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Exclusive The 100 Sneak Peek: Abby Makes an Unlikely Ally

Paige Turco

On Wednesday's episode of The 100the Ark develops serious doubts about the survival of its Earth-bound ambassadors as more and more of them remove their transmitter cuffs.

TV's most heart-breaking deaths

Abby (Paige Turco), whose daughter Clarke (Eliza Taylor) is one of those on the ground, is desperate to figure out what's seemingly killing off the ambassadors. Thankfully, she gets some much-needed insight from an unlikely source. 

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Wednesday TV: The 100, Doll & Em, Alec Baldwin on SVU

Eliza Taylor

Imagine the ultimate CW drama, set on an Earth inhabited solely by telegenic young-adult brats celebrating their complete lack of adult supervision. It's a Tribe Without a Cause! Toss in post-apocalyptic echoes of The Hunger Games, forbidden desires out of The Blue Lagoon and the jungle mysteries of Lost — with a toxic cloud of acid fog instead of a mystical Smoke Monster — and you've got the YA formula for The 100, a high-concept guilty pleasure that comes as a bit of a creative relief after a dreary season of derivative spin-offs, reboots and retreads (reaching a nadir in Star-Crossed and The Tomorrow People).

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The 100's Isaiah Washington: "We're Changing The CW Network as We Know It"

Eliza Taylor

p>The 100 takes place nearly a century after a nuclear war destroyed the Earth, leaving the last remaining humans struggling to survive on a haggard alliance of space stations dubbed The Ark. With the air supply waning, the government decides to send 100 juvenile delinquents and political criminals down to Earth to test its inhabitability.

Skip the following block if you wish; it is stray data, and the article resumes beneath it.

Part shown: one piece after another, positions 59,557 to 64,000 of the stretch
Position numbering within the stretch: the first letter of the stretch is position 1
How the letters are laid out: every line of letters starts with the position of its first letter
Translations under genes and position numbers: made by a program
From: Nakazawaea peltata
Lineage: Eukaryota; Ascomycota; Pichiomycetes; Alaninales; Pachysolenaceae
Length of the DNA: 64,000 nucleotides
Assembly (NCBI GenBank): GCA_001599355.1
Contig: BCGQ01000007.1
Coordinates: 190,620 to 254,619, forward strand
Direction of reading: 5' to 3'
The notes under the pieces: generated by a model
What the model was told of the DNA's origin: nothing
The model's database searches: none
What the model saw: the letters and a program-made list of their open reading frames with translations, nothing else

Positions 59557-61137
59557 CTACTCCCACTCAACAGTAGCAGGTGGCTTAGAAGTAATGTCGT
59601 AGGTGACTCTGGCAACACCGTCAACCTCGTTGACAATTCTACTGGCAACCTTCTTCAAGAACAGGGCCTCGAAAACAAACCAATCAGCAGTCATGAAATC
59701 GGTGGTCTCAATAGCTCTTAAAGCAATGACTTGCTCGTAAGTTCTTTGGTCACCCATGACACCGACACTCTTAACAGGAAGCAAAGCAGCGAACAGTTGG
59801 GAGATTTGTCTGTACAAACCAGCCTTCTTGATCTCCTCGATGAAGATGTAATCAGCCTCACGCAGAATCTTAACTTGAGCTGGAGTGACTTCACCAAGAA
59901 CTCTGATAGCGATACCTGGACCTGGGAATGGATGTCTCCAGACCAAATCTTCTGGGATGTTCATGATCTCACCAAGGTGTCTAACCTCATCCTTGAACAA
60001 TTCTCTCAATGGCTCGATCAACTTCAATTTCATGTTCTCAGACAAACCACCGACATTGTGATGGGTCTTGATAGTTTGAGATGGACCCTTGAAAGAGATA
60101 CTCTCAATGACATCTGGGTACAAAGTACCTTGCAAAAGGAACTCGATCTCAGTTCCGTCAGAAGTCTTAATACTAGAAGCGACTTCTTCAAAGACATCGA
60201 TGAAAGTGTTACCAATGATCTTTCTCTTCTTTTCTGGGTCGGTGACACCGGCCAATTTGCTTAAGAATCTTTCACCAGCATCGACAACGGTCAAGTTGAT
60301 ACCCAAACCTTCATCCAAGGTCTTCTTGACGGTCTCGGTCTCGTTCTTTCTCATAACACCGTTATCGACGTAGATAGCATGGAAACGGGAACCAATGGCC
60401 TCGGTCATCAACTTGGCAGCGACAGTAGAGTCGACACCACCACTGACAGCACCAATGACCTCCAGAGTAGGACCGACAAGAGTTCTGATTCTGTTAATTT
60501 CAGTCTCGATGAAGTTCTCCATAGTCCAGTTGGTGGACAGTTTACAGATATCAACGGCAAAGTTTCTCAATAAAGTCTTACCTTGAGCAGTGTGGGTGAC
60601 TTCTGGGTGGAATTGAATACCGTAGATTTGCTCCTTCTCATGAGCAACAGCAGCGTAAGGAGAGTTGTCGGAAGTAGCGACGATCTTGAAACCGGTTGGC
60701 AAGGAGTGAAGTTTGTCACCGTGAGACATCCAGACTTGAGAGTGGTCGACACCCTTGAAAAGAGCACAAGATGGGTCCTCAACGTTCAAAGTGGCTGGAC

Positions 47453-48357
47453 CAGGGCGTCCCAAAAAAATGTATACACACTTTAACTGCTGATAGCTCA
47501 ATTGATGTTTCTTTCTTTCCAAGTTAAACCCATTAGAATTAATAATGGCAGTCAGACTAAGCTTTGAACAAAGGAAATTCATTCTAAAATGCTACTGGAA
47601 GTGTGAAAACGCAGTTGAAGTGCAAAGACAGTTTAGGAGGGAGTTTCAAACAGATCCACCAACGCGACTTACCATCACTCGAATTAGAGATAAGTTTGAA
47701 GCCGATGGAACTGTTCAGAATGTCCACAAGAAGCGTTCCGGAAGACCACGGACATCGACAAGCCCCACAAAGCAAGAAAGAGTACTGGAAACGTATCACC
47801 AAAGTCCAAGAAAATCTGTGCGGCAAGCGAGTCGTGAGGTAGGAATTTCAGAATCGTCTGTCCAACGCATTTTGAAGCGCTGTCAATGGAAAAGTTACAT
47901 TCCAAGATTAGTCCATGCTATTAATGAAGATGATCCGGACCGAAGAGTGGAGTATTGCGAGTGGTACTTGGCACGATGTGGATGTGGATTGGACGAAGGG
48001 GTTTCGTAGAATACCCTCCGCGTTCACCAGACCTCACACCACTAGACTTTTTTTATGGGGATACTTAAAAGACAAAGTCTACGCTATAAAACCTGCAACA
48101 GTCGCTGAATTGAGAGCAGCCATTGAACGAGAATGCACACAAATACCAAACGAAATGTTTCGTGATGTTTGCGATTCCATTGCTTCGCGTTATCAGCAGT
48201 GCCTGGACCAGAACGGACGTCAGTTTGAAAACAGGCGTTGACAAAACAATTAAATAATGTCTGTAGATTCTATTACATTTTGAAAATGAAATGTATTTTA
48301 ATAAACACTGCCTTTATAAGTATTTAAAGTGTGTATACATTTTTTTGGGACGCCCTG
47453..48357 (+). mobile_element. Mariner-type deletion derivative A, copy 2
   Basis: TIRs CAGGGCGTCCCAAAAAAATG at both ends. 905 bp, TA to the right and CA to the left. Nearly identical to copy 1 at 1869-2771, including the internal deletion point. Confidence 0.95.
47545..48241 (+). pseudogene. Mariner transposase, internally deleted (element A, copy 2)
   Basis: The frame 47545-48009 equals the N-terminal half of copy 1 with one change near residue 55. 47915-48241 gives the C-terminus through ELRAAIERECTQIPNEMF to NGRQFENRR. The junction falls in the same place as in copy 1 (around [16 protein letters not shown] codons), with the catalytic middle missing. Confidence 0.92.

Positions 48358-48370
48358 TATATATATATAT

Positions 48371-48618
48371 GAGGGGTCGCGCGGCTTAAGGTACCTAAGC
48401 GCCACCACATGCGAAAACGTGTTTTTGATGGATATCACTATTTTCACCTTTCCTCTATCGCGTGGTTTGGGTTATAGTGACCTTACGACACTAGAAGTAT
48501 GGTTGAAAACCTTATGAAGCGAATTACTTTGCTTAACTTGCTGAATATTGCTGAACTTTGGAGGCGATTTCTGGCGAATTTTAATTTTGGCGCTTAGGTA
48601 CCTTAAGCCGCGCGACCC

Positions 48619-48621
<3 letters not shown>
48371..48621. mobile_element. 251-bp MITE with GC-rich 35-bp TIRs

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The Tuesday Playlist: Ladies' Night on POI, Frontline Tackles NFL Concussion Crisis

Sarah Shahi, Paige Turco and Taraji P. Henson

Last Thursday, I was honored to moderate a panel at the "Made in NY" PaleyFest at New York's Paley Center, celebrating the third season of CBS's terrific cyber-thriller Person of Interest. Before the discussion with many of the show's cast and executive producer Jonathan Nolan, there was a screening of this week's episode (Tuesday, 10/9c) — the best of the season to date, and a fairly pivotal one — that is especially enjoyable in how it showcases the series' fabulous femmes fatales. With the target du jour a chameleon Casanova, the women must act as nightclub and social-media bait: an off-duty and glammed-up Carter (Taraji P. Henson), the ferociously trigger-happy Shaw (Sarah Shahi, hilariously playing against her natural beauty) and Reese's favorite fixer, the alluring Zoe Morgan (recurring co-star Paige Turco). A CBS contact refers to them as "Finch's Angels," and if they want to spin themselves off, that would be fine by me. A scene where the three ladies of the evening compare their weaponry is a riot. So's a later scene in which Shaw reflects on her disdain for relationships. (When I asked Shahi if Shaw has a soft side, she wasted no time in barking a "No.")